“Write down a change you would like to make in an organization that you are currently with…or change in the marketplace. Any kind. It can be a big change, it could be a small change – strategic, tactical, something you want people to start doing, something you want people to stop doing,” says Jeff Leitner as he looks around a room filled with CEOs, CFOs, CIOs, and other C-Suite executives at this year’s InterimExecs’ RED Team meeting. He continues “You’re change is absolutely, almost certainly going to fail. It’s not your fault. It has nothing to do with your particular genius – has nothing to do with your insights. Changes fail. They almost always fail.”
Jeff Leitner knows a thing or two about change and innovation. He spent the last 20 years improving organizations from the US State Department to NASA, Starbucks, Panera, and the Dalai Lama Center for Peace. In a world where innovation and disruption is key, the question is why does change rarely stick in organizations, markets, and society? Jeff has dedicated years to studying why change fails and in his most recent speaking circuit, is sharing what leaders can do to be more effective in leading change initiatives.
It used to be that business was for-profit or non-profit, and never the twain shall meet. Companies were profit-driven or purpose-driven, but not really both. A survey of Fortune 1000 CEOs and C-suite executives found that 51% believe there is an inherent tension or conflict between a company being profit- or purpose-driven. Such thinking is now becoming outmoded and has reached something of a turning point.
This departure from long-held economic thinking could be a revolutionary change for shareholders, however, many investors are coming to see greater employee purpose and personal “why” working to support long-term success for the company, and in an altruistic sense, the world. Corporate America has taken a look around and some conscientious players noticed that resources were being stripped at an unsustainable rate and decided to alter the way they were doing business. Now, it’s commonplace for a company to have a defined corporate social purpose beyond generating a profit.
After spending years or even generations building a successful family business, some of the toughest conversations circle around succession planning. What happens when an owner steps down from the business? Will it be passed down to family members, and is that individual ready to lead? Will it be prepared for sale, and will an owner get the value they want from an exit? What are the benefits of succession planning and are they worthwhile? How do you write a succession plan? The list of questions can make your head spin.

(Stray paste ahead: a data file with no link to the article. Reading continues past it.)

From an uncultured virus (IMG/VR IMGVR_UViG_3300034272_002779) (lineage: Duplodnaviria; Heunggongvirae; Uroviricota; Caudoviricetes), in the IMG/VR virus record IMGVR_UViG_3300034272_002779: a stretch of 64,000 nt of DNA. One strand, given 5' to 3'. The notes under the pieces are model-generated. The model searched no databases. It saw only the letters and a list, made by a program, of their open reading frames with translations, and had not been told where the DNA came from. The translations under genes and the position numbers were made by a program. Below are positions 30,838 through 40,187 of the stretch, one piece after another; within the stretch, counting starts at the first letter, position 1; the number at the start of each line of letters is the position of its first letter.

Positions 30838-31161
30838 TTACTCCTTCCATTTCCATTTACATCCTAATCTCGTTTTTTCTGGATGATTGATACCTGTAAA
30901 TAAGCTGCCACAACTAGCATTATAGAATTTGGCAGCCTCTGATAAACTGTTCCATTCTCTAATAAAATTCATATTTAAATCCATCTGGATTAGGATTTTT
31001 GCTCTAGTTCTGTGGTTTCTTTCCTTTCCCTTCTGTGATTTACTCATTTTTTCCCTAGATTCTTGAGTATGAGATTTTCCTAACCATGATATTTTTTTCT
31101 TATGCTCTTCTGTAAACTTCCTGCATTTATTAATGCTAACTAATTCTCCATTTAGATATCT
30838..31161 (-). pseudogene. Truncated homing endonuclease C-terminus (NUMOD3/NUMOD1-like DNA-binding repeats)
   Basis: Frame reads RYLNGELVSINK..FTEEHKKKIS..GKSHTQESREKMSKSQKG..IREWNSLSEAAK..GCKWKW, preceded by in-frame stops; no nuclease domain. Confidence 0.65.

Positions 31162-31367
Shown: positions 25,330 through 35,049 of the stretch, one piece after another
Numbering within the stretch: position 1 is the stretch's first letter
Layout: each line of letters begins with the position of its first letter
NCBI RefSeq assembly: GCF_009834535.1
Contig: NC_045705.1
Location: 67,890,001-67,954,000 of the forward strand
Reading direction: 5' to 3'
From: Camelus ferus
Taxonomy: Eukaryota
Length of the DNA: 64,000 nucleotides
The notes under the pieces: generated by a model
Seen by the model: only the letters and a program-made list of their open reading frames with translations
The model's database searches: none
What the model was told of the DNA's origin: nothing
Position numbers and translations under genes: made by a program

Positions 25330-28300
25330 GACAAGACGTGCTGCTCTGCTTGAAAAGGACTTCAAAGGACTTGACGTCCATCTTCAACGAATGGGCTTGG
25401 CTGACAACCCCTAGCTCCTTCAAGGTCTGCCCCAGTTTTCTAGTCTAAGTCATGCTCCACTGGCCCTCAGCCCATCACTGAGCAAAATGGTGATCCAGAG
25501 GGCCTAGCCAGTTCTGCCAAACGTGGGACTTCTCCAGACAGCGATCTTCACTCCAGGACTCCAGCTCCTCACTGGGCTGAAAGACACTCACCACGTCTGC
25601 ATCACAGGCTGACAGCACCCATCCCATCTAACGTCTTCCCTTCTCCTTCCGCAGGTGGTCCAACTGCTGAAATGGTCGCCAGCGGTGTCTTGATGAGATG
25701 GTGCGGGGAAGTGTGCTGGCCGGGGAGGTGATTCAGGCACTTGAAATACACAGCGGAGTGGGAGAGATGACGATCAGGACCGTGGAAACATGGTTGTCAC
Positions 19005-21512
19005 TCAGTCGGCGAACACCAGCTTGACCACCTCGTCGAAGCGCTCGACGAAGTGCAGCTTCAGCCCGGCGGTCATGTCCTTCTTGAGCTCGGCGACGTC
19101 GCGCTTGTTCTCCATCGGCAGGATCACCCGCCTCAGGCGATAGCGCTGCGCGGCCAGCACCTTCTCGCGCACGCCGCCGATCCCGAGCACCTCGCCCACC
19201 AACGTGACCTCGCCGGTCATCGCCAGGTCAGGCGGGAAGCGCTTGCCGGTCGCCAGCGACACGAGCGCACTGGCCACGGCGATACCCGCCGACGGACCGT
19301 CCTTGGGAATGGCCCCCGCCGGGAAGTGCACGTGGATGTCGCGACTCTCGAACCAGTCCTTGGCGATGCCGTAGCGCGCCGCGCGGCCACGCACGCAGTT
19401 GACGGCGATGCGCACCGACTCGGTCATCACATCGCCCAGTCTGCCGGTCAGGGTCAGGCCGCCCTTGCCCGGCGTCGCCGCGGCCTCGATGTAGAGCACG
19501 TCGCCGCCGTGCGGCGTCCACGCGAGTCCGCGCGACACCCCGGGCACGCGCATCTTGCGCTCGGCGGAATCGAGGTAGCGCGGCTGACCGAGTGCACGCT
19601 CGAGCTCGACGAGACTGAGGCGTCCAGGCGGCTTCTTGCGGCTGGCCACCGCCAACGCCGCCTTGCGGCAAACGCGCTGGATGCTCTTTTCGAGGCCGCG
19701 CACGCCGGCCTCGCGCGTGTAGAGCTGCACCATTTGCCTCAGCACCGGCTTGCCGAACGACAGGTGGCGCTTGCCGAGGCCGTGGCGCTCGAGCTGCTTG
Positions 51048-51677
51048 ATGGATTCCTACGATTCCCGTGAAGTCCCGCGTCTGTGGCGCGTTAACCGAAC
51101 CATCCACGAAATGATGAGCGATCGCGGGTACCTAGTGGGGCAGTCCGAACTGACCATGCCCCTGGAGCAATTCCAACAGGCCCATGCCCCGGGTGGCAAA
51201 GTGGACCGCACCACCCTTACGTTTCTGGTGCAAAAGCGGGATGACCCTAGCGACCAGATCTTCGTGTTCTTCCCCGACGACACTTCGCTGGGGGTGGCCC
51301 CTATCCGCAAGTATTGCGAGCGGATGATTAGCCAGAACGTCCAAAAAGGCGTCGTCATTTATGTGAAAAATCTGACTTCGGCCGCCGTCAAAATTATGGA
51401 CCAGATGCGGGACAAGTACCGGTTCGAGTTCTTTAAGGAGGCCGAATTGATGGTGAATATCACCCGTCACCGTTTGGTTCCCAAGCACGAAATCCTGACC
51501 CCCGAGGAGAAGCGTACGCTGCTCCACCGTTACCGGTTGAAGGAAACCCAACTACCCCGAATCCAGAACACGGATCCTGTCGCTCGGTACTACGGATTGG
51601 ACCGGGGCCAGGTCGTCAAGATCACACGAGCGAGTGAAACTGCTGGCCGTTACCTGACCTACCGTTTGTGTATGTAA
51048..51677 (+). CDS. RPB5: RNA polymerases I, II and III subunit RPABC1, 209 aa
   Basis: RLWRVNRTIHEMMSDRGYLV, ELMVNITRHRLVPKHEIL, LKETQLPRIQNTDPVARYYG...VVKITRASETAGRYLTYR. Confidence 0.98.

Family-owned businesses in the US generated 64% of the national GDP and created 78% of new jobs in 2018 while employing more than half the country. Family businesses of all sizes are vital to our economy yet in a 2016 PricewaterhouseCoopers survey, only 23% of family businesses had a full succession plan in place.
We just experienced possibly the largest wave of CEO departures in recent history. Was it due to falling profits? Poor succession planning? Or is there more drama behind the scenes? Think firings, hurt egos, politics, and personal infighting. Author Isabelle Nüssli uncovers one of the big reasons for turmoil at the top ― the fractious relationships between egos at the executive level, particularly between CEO and chairperson. Hence the brilliant title of her new book, Cockfighting: Solving the Mystery of Unconscious Sabotage at the Top of the Corporate Pyramid.
“When you read the news, usually the reason [given for the CEO leaving] was strategy misalignment or different leadership style or different chemistry, etc. But the story that is not put out to the public is that there was a relational conflict, which apparently is the case most of the time,” says Nüssli.
“We stand on the brink of a technological revolution that will fundamentally alter the way we live, work, and relate to one another”, says Klaus Schwab, Founder and Executive Chairman of the World Economic Forum (WEF).
Innovation has been accelerating for the past 300 years, but with today’s pace of technological advances, Schwab says the speed of current breakthroughs has no historical precedent. We are now entering a 4th Industrial Revolution where when compared to previous industrial revolutions, we are evolving at an exponential rate rather than linear rate.
Schwab describes: “The First Industrial Revolution used water and steam power to mechanize production. The Second used electric power to create mass production. The Third used electronics and information technology to automate production. Now a Fourth Industrial Revolution is building on the Third, the digital revolution that has been occurring since the middle of the last century. It is characterized by a fusion of technologies that is blurring the lines between the physical, digital, and biological spheres.”